This is a factual assessment, and one which the EAT did not overrule on the basis of perversity or the wrong approach having been adopted. But it shows that in the right circumstances an employer may be able to impose changes, even in a TUPE situation.
We are all now familiar with the principle, particularly in relation to bonuses, that a discretion conferred by an employment contract on an employer to make decisions that affect both parties must be exercised honestly and in good faith and not arbitrarily, capriciously or irrationally. But what constitutes a 'discretion'?
Investec Bank claimed that determining the bonus pool for a group of staff involved questions of judgement about which reasonable people might differ, but did not involve the exercise of discretion, and that therefore they could make their judgements without constraint.
Nice try, said the High Court (although not in those words). The bonus clause in the employment contracts gave the bank a discretion 'in the relevant sense' to determine the bonus pool, in that the determination involved various significant exercises of judgement and was thus subject to the implied requirements of good faith and rationality as referred to above.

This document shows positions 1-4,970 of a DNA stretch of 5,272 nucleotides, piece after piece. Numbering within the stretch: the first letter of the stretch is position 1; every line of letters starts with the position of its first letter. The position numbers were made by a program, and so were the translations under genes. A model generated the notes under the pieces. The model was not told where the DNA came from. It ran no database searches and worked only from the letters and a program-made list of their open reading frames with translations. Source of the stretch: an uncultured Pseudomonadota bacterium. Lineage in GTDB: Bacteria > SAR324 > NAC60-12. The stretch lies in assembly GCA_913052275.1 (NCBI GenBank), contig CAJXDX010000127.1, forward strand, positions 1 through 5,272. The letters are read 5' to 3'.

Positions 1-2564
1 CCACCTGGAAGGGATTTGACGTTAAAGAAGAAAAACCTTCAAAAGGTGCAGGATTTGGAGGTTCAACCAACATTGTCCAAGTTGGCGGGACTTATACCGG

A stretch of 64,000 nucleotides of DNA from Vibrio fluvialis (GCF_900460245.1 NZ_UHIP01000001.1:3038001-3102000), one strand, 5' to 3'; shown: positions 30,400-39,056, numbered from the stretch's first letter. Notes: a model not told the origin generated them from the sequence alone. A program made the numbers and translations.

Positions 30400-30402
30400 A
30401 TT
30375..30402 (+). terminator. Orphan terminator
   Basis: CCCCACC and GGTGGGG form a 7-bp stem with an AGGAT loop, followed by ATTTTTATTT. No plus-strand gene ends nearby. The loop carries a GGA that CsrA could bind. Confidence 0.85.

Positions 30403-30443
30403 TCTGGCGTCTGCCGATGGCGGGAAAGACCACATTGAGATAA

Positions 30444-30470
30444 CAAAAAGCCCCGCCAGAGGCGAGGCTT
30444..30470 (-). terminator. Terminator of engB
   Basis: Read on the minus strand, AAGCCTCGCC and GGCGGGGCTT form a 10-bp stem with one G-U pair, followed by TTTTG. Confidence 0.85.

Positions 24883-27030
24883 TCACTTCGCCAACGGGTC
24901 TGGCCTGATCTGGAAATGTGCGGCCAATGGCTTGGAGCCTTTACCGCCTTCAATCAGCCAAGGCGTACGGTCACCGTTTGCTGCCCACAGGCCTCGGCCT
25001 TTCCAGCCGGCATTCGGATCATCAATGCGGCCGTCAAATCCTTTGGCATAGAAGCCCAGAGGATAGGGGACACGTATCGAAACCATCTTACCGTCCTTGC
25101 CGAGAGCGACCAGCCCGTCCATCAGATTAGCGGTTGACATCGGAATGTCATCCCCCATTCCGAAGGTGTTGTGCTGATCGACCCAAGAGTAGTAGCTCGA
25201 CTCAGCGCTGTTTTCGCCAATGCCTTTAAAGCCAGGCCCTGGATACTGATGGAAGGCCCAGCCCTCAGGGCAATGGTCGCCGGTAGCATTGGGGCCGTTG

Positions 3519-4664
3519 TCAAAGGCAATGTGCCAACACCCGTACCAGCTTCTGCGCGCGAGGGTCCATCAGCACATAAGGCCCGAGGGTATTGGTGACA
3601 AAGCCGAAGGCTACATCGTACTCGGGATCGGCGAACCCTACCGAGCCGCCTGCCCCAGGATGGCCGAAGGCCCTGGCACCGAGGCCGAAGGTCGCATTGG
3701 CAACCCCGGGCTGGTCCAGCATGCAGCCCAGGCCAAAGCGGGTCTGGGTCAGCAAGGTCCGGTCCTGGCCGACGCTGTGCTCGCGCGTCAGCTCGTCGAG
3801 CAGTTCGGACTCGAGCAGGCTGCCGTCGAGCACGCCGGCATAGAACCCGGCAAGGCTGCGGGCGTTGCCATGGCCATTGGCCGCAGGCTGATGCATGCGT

Elimination of discretion can be achieved by clear formulae of course, but employers generally prefer to avoid that degree of commitment, preferring to retain flexibility, even if that flexibility if constrained. (Brogden and another v Investec Bank plc 2014 EWHC 2785.)
In my March newsletter I reported, in a tone of some surprise, that in the case of Prophet plc v Huggett (2014 EWCA Civ 1013) the High Court had been willing to correct the error in a badly drafted restrictive covenant - in effect, to re-write it. Well, if I can put it in this arrogant way, the Court of Appeal has agreed with me. Legal order has been restored.
As a reminder, the covenant stopped Mr Huggett from selling Prophet's software after he left, but the problem with the wording was that when he joined a competitor he was not selling Prophet software but competing software of the rival. So by the wording of the clause there was no meaningful restriction.
The Court of Appeal overturned the High Court's decision. This was not a case of purposive interpretation to make commercial sense of ambiguous wording. It was a clear restriction, just badly drafted.
Many employers complain about how powerless they are when an employee walks out in complete disregard of his obligation to give notice. What's the point of a notice period at all? You cannot force the employee to work.